New sport needed

Last week an inordinate number of people shared with me how “busy, tired and stressed out” they were feeling. While I listened to them complain, a part of me winced with compassion while at the same time a not so sympathetic side of me didn’t really want to hear it. Why? Because for the most part, we choose the hectic lifestyles we live. People in the burbs love to tell you how totally exhausted they are but then fall apart or get upset when you agree saying, “Yeah, you do look pretty wiped out.” Forget trying to suggest they cut back on what they’re doing because all you get in return is a defense of why cutting back is not an option. Truth is — I’m as guilty of this as anybody. But what I’ve come to realize is that much of my busy, hurry up, stress inducing and exhausting lifestyle is my own choice.

A recent Stanford University study involving zebrafish underscored the importance of rest by showing how sleep and the body’s circadian clock affect the number of neuron-to-neuron connections in a particular region of the brain. The findings could help researchers better understand why we need to rest and how, exactly, sleep is restorative. Do I need Stanford or the zebrafish to tell me this? Hasn’t the God who created me given permission, in fact, commanded me to get some rest -and to make a whole day of it?

Perhaps we tired Americans need a new sport competition [see news report below] or maybe we just need to listen to God and make some healthy changes to our lives or maybe we just need to stop complaining for what is the result of our own choices.

2 Responses to “New sport needed”

  1. October 27, 2010 at 9:27 pm

    Sometimes I feel that people need busyness to validate their identity, to feed their sense of worth. I’m guilty of that as much as anyone; although I no longer work, I choose to bustle through my days, filling them with errands and chores and Facebook (!) and Bible studies and book club and whatever . . . nothing wrong, just “stuff” that helps create a sense of purpose. I wonder how often we — I — miss the still small voice of God when we’re too busy filling our time up with activities, and how often we cheat ourselves of the energy to do the work God has for us because we allow ourselves to become exhausted in the process of hurrying through life. Thanks for this reminder to choose wise ways to use my precious time.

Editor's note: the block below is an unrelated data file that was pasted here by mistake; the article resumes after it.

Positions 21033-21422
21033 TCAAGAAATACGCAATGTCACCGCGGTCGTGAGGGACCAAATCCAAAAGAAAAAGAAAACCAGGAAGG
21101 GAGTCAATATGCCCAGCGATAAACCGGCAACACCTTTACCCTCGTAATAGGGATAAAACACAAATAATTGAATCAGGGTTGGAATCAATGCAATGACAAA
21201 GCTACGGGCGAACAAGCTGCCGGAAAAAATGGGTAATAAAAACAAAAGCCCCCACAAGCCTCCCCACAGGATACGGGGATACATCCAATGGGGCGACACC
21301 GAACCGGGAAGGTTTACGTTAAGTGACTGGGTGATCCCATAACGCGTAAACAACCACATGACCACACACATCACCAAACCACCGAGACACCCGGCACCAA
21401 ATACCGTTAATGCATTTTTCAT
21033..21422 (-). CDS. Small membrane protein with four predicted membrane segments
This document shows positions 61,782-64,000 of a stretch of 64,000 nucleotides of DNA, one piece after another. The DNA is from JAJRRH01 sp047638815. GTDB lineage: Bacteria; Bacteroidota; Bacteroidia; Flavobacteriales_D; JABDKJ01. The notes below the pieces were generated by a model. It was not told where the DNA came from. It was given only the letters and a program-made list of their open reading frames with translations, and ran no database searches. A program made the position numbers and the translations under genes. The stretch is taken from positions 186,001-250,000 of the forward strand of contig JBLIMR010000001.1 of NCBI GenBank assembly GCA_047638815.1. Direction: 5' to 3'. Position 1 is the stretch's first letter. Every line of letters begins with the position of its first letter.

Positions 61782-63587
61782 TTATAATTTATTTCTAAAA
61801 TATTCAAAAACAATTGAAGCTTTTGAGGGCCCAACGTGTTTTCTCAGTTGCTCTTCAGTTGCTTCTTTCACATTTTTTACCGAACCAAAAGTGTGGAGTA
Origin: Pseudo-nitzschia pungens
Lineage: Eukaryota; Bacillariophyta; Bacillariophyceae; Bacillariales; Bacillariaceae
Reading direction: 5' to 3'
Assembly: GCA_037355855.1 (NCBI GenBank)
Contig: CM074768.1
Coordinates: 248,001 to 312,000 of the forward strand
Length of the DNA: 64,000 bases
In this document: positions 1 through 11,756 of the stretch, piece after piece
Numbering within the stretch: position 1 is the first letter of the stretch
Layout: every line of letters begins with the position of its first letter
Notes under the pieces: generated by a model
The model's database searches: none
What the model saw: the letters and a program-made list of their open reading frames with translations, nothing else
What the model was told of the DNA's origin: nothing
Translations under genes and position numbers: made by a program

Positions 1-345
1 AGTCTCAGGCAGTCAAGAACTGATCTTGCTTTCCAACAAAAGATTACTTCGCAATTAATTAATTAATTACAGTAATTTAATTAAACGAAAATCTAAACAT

2. 2 Karen
    October 31, 2010 at 4:05 pm

    So true, Ray! We do create the bulk of our own stress, and I think Jane has hit one of the nails right on the head in her comment as to our motivations. Then there are those things we can’t control as easily: I just spent half the night up and down out of bed like a Jack-in-the-Box feeling more and more desperate for sleep because my daughter had a cold and stuffy nose and was having nightmares (that she couldn’t breathe)! 😦 Sorry to say, I was so exhausted after all that “fun” into the wee hours that I missed church to sleep in a little this morning! Motherhood (and fatherhood) should come with a warning label, “May cause excessive sleep deprivation.”

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re: the random-ness

Husband. Father. Senior Pastor of Parkview Community Church in Glen Ellyn, IL.

Ok...so you've located the place where I put down my random thoughts. The key word here is random: music, sports, art, food, books, news, spiritual musings, weird stories, etc. I'm especially interested in how everyday experiences of life intersect with the ancient stories of Scripture. Thanks for reading.
October 2010
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Thoughts gone by

"No problem can withstand the assault of substantial thinking." Voltaire



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